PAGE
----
Program: The architect renovated a small 1920s bungalow for his young family by overhauling the interiors and nestling a small addition within the front of the house.
Location: Los Angeles’ residential Hermon district
Solution: The home’s new frontispiece, which settles into the old facade, terraces down to the sidewalk to form a long bench. The architect removed the original porch gable to create triangular opening for a skylight and increased interior volumes by exposing the existing wood roof structure, previously obscured by low ceilings. Living, dining, and kitchen spaces were further maximized by reducing the number of interior walls. A large window over the wood-clad kitchen counter brings the outside in, while concealed IKEA cabinetry and other built-ins throughout the home provide economical but hidden storage.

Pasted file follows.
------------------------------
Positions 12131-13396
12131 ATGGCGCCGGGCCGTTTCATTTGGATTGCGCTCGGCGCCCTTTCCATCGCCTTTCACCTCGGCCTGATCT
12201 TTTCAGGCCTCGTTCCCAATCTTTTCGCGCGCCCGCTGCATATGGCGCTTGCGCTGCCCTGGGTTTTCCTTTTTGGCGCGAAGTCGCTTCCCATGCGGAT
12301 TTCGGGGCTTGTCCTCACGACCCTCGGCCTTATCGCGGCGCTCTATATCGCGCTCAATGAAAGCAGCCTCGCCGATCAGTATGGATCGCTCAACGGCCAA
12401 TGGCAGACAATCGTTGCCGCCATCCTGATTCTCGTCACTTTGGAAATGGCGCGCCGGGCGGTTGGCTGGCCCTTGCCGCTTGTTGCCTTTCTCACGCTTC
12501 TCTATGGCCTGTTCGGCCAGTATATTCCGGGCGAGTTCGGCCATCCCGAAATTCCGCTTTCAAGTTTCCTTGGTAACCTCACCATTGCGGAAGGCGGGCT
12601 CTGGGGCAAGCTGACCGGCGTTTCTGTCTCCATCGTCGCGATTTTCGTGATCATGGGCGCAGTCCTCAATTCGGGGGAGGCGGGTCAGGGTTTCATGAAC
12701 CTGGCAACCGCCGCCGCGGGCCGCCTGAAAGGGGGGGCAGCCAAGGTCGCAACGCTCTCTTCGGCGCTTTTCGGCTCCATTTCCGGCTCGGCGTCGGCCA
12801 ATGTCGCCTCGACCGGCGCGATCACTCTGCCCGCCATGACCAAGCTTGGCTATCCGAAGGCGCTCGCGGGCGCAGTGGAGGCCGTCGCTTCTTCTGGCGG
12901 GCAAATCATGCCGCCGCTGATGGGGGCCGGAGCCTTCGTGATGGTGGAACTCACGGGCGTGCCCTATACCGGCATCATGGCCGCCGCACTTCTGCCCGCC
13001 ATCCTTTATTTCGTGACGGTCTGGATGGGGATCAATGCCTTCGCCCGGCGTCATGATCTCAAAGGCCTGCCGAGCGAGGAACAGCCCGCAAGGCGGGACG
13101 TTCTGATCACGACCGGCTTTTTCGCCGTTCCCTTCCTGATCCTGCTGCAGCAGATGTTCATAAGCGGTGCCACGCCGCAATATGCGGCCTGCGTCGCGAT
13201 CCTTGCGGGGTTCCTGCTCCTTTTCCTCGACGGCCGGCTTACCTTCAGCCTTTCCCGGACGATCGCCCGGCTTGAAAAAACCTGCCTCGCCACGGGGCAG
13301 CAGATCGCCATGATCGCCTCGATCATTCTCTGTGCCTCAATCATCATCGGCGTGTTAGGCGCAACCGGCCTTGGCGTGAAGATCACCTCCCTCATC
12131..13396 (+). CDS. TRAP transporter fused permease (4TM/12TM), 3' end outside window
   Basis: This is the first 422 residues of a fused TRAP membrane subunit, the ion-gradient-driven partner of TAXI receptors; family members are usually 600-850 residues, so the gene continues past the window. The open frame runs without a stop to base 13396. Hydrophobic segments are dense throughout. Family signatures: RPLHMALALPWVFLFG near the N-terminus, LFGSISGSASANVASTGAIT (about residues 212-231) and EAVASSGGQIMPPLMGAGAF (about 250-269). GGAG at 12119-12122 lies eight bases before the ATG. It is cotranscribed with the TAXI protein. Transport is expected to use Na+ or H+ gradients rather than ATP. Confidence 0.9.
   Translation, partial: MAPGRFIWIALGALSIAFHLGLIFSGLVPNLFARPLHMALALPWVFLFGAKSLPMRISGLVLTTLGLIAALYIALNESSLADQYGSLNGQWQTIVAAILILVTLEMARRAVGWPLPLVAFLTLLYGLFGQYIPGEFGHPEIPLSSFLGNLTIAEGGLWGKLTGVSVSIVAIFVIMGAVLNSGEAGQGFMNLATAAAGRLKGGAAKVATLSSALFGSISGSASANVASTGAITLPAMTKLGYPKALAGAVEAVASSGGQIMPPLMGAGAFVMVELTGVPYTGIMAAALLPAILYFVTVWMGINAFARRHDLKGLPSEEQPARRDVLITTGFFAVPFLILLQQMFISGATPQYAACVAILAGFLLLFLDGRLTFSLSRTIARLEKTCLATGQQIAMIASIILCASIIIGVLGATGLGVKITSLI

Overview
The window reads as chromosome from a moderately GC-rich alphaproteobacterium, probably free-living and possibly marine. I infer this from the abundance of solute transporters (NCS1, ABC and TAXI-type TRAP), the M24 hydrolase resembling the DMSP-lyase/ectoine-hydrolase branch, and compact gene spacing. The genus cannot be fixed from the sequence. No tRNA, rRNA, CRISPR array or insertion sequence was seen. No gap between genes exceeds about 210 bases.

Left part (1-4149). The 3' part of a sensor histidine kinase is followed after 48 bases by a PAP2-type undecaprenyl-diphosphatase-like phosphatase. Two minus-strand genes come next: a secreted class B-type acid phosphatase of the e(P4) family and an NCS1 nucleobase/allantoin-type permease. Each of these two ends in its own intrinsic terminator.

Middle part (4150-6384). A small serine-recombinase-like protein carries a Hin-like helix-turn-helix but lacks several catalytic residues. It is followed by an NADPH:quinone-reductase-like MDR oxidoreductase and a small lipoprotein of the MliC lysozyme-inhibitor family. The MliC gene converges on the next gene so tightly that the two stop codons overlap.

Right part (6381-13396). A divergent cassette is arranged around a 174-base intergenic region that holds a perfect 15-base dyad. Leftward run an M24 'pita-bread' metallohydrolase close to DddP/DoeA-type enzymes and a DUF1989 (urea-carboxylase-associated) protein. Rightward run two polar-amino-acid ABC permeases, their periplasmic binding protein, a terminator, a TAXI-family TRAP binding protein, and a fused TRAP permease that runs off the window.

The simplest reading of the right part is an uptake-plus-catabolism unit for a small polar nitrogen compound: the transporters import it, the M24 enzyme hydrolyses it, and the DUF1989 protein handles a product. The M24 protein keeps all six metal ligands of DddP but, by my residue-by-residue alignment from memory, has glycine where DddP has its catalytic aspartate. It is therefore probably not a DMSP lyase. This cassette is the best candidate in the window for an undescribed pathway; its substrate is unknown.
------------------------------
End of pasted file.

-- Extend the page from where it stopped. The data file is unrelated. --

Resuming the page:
Construction and materials: Because of the non-conforming setbacks, only a very small addition to the front of the house was possible. Its clear cedar cladding contrasts with the torched cedar siding that wraps around the rest of the structure. Inside, walnut and teak finishes—similar in tone to the existing wood—blur the distinction between old and new.
Martin Fenlon Architecture
5526 Monterey Road
Los Angeles, CA 90042
T: (323) 739-9440
Photographer: Zach Lipp
Special interior finishes unique to this project: Teak Veneer over flat slab doors & Ikea cabinetry